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Peynir means cheese in Turkish and peinirli (derived from the Turkish word peynirli, meaning “with cheese”) is a delicacy adored by pretty much everyone in Greece that strongly resembles the Turkish pide. It is a boat-shaped bread that is high in yeast and butter, with a buttery, cheesy filling.

Peinirli can contain just about anything, from eggs to minced meat (in Greece, nine times out of 10 the meat used in mince is veal) to ham and peppers. But the main point here is the butter: peinirli has to contain a substantial amount of real, full-fat butter, otherwise it is not a proper peinirli.

The dish arrived in Greece in the 1920s, when Greeks emigrated from the Pontus, the Greek name for the Turkish shores of the Black Sea. Until 1923, when the Treaty of Lausanne imposed a population exchange between Greece and Turkey, that area was largely populated with Greek speakers. After the population exchange, some of the Pontus Greeks ended up in Drosia (the name means “dew”), an area about an hour’s drive from Athens. At the time, the area was countryside, and the Pontus Greeks opened restaurants and started making their local delicacy, peinirli. Nobody knows how much the recipe has changed in the years since, but Drosia – which is no longer a village, but is now considered a northern Athenian suburb – has remained a traditional weekend destination for peinirli.

Two of the best peinirli places in Drosia are Themis and Eleftheriadis. Both are usually packed at lunchtime on Sunday, which is when most Greek families go out for their weekly meal en masse. Families will be out and about with grandparents, kids, aunts and uncles, etc. Service can be patchy and the décor is not the best; these are places to come for the food, not the atmosphere.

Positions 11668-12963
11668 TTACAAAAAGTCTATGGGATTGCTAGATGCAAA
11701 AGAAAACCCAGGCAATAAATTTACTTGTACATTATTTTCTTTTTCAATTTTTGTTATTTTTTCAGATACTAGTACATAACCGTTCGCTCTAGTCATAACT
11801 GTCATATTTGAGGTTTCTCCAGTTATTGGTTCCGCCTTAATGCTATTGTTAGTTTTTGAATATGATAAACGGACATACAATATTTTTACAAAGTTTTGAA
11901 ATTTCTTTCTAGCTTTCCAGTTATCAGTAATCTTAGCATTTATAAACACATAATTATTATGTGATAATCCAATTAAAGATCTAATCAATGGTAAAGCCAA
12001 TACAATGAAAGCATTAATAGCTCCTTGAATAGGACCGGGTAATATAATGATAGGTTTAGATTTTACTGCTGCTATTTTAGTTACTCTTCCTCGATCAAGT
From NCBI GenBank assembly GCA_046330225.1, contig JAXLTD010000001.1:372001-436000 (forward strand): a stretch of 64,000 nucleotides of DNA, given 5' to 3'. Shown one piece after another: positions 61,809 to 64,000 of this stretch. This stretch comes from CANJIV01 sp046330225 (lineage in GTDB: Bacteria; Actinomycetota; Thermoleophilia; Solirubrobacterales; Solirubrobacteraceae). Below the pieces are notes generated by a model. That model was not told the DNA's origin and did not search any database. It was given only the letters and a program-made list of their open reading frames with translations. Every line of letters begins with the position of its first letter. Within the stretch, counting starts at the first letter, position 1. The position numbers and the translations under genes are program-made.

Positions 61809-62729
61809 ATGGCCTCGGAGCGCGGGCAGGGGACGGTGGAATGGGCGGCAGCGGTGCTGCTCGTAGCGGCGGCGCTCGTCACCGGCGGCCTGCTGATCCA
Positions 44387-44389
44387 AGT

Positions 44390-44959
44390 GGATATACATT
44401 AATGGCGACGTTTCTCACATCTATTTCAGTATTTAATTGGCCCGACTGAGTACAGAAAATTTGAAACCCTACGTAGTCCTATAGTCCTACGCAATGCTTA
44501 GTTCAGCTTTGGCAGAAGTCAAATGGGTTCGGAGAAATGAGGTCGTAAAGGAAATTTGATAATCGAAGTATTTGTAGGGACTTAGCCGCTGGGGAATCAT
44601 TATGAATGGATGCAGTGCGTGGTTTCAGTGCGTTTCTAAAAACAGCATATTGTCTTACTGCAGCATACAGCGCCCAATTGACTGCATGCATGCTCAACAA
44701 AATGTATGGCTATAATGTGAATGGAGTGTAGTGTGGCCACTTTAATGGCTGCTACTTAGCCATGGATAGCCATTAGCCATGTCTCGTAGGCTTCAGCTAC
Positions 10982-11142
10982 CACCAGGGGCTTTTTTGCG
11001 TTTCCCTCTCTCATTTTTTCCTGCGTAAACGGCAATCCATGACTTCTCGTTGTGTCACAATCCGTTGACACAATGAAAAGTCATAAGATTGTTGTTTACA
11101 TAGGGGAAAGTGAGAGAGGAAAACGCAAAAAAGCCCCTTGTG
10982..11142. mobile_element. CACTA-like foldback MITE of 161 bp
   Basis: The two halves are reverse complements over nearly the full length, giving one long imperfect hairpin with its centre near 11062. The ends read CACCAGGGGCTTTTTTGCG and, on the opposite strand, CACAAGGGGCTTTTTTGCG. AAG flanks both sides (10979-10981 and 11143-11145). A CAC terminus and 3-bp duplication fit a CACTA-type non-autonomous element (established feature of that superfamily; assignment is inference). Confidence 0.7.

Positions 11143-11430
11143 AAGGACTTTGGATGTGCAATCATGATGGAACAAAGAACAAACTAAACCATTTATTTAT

Eleftheriadis has a nice courtyard where you can eat your peinirli under the pine trees. They also serve a fantastic fried zucchini dish and tzatziki (yogurt with cucumber, olive oil and garlic). But our personal favorite is Themis, a traditional peinirli place where you can actually see the peinirli being baked in a wooden oven through a glass partition in the kitchen. Themis’s peinirli is excellent and they also serve a mean saganaki (fried cheese made with any kind of Greek semi-hard cheese). Their other specialty is veal souvlaki. In fact, Themis is one of the very few places in Athens that makes souvlaki with veal as opposed to the traditional pork or chicken. Another added bonus is that instead of regular bread they offer guests a warm pita that is made with the same dough as the peinirli.

If you don’t want to travel halfway across Athens to eat peinirli, there is an excellent alternative on Panormou Street near the Ambelokipoi metro station: Peinirli Ionias. This take-away place also does spanakopita and all sorts of fabulous bread. The owner learned the recipe for peinirli from his grandfather and bakes it in a wooden oven. There is a constant line here and once you taste the peinirli, you know why. It is served with different fillings, one of which is sutzuki, a cold cut made with veal and lamb meat, black pepper and cumin. But be careful; though tasty, sutzuki is quite a heavy treat. The same is true for peinirli: you need to be extra hungry to be able to finish one, so consider yourself warned!

Note: If you decide to go to Drosia for peinirli, we recommend going in a private vehicle, as there is very limited public transport in the area. In order to avoid the taxi fare to Drosia, take the train or the bus to Kifisia and then take a taxi from there. Drosia is a 15-20 minute drive from Kifisia.

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Nikos Katsaros

Published on August 24, 2012

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